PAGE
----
Richard Eisenberg lists at richarde.dev
Wed Jan 26 16:56:22 UTC 2022

```Yes, indeed. That is precisely what GHC does!

Well done discovering this. :)

Richard

> On Jan 19, 2022, at 5:34 PM, Benjamin Redelings <benjamin.redelings at gmail.com> wrote:
>
> 1. Hmm... Perhaps ghc changes the code to
>
> fgtuple:: (Eq a, Num a) => (Char -> a -> Char, Char -> Char -> Char)
> fgtuple dEq dNum =
>    let f c i   = if i == 10 then c else g c 'b'
>        g 'a' w = f 'b' 10
>        g z   w = z
>    in (f,g)
>
> f :: forall a. (Eq a, Num) => Char -> a -> Char
> f dEq dNum = case fgtuple dEq dNum of (f,g) -> f
>
> g :: Char -> Char -> Char
> g = case fgtuple dEqInt dNumInt (f,g) -> g
> In order words,
>
> * the definition of fgtuple is not ambiguous.
>
> * the defaulting is applied only to the definition of g, not the definition of fgtuple.
>
> Does that sound right?
>
> 2. Running ghc -ddump-tc shows:
>
>   {Exports: [f <= f_a2gf
>                wrap: <>,
>              g <= g_a2gi
>                wrap: <> @ Integer \$dEq_a2xJ \$dNum_a2xK]
> The "wrap" code looks like the extra arguments that are applied by defaulting.
>
> -BenRI
>
> On 1/19/22 11:19 AM, Benjamin Redelings wrote:
>
>> Hi,
>>
>> I am trying to understand how GHC treats the following declaration.
>>
>> f c i   = if i == 10 then c else g c 'b'
>> g 'a' w = f 'b' 10
>> g z   w = z
>>
>> l = (f 'a' (1::Int), f 'a' (1.0::Double))
>> It seems to me like, after defaulting, f should have the following type:
>>
>>     Char -> Int -> Char
>> However, looking at -ddump-tc, GHC is deriving the polymorphic type
>>
>>     forall a. (Eq a, Num a) => Char -> a -> Char
>> That's much nicer, because its more flexible.  But I'm confused, because it looks like GHC is defaulting 'g', but not 'f', even though they are in the same recursive group.  This seems to contradict "Typing Haskell in Haskell", which is what I am looking at right now.  If that is correct, can anybody point me to a paper or documentation about how this works?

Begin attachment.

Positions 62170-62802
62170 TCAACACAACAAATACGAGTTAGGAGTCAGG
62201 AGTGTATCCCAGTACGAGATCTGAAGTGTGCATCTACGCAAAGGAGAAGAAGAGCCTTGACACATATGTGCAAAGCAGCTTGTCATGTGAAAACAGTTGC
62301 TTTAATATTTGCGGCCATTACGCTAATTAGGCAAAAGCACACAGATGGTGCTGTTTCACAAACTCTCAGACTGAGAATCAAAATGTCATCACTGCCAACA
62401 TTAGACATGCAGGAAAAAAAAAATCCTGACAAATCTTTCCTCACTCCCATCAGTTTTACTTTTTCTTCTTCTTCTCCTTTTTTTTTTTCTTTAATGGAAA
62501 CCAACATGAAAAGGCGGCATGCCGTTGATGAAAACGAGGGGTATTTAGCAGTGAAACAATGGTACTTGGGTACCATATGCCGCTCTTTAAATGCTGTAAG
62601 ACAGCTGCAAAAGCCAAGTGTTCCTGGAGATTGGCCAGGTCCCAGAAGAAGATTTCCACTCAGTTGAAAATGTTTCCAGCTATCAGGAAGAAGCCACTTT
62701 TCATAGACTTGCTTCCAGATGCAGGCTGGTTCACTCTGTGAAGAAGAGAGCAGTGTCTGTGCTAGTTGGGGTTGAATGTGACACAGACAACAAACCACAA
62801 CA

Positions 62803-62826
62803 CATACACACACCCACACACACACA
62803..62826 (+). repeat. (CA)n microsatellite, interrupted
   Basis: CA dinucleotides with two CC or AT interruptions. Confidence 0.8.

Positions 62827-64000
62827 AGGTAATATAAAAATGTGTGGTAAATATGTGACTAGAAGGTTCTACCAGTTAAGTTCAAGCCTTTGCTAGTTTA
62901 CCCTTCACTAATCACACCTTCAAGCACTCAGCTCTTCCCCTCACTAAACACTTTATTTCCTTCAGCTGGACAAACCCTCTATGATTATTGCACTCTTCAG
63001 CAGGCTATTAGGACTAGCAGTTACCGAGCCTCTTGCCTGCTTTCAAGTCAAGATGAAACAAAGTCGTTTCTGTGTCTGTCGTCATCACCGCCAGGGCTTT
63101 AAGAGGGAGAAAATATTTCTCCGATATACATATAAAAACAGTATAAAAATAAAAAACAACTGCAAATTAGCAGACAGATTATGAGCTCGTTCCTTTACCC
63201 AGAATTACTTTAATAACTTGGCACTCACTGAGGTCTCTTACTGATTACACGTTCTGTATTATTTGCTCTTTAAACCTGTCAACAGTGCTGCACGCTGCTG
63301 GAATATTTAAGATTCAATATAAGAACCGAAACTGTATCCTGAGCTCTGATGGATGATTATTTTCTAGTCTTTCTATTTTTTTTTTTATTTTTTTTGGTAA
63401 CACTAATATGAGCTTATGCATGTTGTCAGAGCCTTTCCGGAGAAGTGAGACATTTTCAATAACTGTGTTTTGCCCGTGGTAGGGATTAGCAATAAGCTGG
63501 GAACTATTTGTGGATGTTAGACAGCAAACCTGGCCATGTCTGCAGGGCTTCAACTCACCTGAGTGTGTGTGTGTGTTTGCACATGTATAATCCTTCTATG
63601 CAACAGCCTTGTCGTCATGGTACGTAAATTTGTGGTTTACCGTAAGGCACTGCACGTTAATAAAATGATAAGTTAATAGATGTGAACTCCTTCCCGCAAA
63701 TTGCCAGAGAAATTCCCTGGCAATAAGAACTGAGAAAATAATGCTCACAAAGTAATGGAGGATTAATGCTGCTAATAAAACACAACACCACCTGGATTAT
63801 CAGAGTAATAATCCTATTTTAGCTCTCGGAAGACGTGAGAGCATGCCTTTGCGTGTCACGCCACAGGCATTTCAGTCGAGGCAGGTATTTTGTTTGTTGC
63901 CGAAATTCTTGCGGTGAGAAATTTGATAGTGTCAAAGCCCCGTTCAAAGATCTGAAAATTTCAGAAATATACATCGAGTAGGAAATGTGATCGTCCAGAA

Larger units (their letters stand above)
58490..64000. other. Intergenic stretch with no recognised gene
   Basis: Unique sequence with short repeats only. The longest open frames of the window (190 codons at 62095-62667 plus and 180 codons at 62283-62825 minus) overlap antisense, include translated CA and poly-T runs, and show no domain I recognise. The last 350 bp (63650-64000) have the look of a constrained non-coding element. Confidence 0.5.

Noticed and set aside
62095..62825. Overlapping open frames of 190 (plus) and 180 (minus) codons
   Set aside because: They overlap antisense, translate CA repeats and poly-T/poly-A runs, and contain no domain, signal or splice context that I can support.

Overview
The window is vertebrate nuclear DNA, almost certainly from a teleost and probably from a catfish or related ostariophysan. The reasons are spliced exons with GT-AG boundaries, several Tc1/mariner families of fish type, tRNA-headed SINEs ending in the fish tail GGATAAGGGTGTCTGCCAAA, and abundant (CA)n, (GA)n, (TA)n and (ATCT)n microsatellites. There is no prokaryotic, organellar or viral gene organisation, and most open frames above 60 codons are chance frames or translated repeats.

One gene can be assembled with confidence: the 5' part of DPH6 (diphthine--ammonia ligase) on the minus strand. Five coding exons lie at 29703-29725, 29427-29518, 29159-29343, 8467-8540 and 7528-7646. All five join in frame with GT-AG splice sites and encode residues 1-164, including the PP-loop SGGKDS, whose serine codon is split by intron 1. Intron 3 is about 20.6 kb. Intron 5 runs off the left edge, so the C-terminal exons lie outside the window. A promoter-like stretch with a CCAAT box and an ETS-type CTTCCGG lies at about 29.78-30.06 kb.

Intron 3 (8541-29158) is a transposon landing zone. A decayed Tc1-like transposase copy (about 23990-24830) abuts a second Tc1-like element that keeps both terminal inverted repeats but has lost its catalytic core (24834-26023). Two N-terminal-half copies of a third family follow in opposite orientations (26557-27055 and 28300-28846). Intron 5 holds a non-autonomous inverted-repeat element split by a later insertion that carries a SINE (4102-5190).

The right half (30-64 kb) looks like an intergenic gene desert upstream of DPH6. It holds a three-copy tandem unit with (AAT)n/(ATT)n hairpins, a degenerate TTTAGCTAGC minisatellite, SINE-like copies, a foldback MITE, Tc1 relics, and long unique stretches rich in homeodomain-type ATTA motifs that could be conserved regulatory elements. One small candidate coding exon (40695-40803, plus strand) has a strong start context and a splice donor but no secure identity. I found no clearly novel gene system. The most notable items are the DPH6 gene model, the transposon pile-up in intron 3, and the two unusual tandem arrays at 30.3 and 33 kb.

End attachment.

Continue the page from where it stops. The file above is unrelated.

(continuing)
>>
>> More detail:
>>
>> 1. If I understand correctly, the definitions of `f` and `g` are mutually recursive, and should be typed together, and the declaration group is not restricted.
>>
>> 2. It seems like, before generalization, we have
>>
>>     f :: Char -> a -> Char
>>     g :: Char -> Char -> Char
>>     Predicates include (Eq a, Num a)
>> 3. Looking at the paper "Typing Haskell in Haskell" (THIH), it looks like the predicates (Num a, Eq a) should cause an ambiguity in the definition of g:
>>
>> * a is present in the definition of f, but not the definition of g
>>
>> * so the type (Eq a, Num a) => Char -> Char -> Char is ambiguous.
>>
>> * more generally, it seems like THIH treats any predicates with a type variable that is part of some, but not all, types in the declaration group to be ambiguous.  Does this sound right?
>>
>> 4. Then, again following THIH, this ambiguous predicate should be defaulted to Int.
>>
>> I THINK this should lead to
>>
>> 	f :: Char -> Int -> Char
>> 	g :: Char -> Char -> Char
>> 5. However, I'm still not sure I'm understanding this right, because a few things still don't make sense:
>>
>> * First, THIH seems to eliminate the defaulted predicates without substituting a -> Int.  But the type for f DOES mention `a`, so how can we avoid substituting?
>>
>> * Second, GHC accepts the code with no warnings or errors. There is some kind of defaulting going on, because GHC rejects the code if I add "default ()". Is there some way for GHC to default only g, but not f?
>>
>> I wonder if this involves a difference between Haskell '98 and Haskell 2010?
>>
>> I also wonder how much I should rely on THIH?  Maybe the language has moved on since then?
>>
>> -BenRI
>>
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